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So Disney is obviously not at a loss for properties with which they can make money off of, as Star Wars will no doubt propel them into into an even higher stratosphere than the one they already reside in. But they’re branching out beyond the theme park, feature film, television and merchandise world in order to bring the world a graphic novel based on one of its most popular attractions: the indoor ride Space Mountain. If you find yourself in between being exciting and wondering how in the hell a Space Mountain graphic novel could possibly be exciting or relevant, you’re not alone. Especially when you consider it’s the first of a planned trilogy. But it’s coming from some pretty talented guys.
The graphic novel will be written by Bryan Q. Miller, who worked as a writer late in Smallville‘s run, and on the relauched Batgirl series. For sci-fi fans, he’s working on Earthward, an all ages graphic novel that features a family battling a race of aliens that managed to hide Earth from humans. It comes as the result of a successful Kickstarter campaign. The artist on the Space Mountain book will be Kelley Jones, best known for his work on several Batman series, as well as his work with Neil Gaiman for some Sandman issues. So we know the guys behind it are worthy of our attention, but what of the story itself?
The year is 2125 and the Magellan Science Academy has given two lucky cadets “golden tickets” to join a team of space explorers on a special time travel mission 24 hours into the future. But when their mission goes unexpectedly wrong, the two kids must band together with a tiny flying saucer sidekick to save themselves and their crew—and all of Space Mountain—before time runs out and the galaxy is destroyed!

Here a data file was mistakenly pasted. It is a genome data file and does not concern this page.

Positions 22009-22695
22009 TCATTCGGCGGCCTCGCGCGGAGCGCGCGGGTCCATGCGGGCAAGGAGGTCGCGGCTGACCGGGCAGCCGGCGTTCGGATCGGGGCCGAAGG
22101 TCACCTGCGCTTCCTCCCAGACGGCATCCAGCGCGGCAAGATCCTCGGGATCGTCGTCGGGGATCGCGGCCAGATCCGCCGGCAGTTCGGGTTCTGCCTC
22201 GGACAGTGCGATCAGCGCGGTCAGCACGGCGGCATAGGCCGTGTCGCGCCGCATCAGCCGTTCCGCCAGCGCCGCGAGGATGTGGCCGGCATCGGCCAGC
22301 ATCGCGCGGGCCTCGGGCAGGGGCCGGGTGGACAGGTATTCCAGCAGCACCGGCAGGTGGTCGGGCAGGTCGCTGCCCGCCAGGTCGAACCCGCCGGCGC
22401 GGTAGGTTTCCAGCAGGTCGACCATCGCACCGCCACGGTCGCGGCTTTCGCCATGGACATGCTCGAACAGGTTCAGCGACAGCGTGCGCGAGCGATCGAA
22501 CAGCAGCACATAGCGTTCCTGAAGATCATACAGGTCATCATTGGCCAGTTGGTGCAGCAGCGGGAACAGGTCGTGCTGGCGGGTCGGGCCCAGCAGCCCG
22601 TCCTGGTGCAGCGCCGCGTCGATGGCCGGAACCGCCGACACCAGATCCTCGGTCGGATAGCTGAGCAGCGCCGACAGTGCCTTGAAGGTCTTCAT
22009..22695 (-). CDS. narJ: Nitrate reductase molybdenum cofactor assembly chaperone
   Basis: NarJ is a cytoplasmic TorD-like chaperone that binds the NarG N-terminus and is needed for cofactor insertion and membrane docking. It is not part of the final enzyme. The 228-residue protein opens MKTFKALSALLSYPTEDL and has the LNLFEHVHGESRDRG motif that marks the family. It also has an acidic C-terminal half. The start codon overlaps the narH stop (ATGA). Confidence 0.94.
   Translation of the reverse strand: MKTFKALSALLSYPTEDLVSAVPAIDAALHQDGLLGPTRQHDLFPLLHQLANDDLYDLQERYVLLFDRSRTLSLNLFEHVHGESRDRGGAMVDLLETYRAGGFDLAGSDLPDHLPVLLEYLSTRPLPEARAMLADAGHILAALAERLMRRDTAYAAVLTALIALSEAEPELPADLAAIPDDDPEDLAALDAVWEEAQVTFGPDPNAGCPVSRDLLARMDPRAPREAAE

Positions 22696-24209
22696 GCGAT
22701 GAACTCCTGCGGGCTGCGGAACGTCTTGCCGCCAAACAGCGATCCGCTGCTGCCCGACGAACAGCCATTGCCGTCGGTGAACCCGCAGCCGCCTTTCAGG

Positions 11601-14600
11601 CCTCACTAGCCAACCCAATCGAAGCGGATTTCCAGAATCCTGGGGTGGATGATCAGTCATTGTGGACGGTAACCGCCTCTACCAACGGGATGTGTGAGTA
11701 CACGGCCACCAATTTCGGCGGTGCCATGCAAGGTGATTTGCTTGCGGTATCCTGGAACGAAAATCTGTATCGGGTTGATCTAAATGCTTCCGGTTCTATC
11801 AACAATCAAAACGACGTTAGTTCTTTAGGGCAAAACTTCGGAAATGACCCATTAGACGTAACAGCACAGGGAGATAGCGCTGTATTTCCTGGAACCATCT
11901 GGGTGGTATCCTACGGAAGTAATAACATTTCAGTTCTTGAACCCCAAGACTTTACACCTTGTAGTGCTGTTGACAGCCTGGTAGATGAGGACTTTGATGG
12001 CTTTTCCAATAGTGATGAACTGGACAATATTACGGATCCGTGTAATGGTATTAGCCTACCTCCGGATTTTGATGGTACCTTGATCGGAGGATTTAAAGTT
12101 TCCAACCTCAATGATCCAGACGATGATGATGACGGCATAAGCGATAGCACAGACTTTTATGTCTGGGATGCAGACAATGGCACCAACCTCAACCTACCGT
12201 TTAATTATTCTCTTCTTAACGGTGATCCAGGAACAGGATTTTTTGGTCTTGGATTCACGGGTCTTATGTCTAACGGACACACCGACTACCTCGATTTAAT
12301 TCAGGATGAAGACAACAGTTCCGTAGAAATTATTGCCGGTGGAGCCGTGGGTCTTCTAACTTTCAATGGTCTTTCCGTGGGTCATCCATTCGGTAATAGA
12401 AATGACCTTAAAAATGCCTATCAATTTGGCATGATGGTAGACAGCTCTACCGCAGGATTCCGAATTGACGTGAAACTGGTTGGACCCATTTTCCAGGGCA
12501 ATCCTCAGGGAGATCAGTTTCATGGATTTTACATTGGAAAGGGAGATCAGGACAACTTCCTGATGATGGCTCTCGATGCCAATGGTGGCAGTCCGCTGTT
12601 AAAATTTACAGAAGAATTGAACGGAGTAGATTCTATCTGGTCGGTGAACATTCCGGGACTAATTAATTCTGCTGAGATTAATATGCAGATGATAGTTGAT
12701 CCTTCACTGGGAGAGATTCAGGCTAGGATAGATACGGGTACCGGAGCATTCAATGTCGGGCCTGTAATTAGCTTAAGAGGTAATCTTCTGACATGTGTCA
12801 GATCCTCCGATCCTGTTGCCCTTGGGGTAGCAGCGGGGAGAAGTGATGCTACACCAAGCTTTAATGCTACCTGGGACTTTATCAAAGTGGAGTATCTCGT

So it sounds like the ride is being conceived as a literal mountain, or at least as the figurative name of a community. I’ll need to find out more about why traveling 24 hours into the future is so important before I put all my faith in it, however. I’m much more interested in the ridiculous viral campaign behind Brad Bird’s super secretive Tomorrowland, but I’m willing to give this project a fraction of my anticipation. Check out Jones’ first inked page below, followed by some conceptual drawings of both Walt Disney World and Disneyland Paris’ versions of the attraction. Below that, you’ll find a couple sketches of the Moonliner rocket, based on the one that was once a part of Walt Disney World.
The first book is already on pre-sale at Amazon, to be released on May 6, 2014. More details will be revealed at this year’s New York Comic Con, which will be held from October 10-13.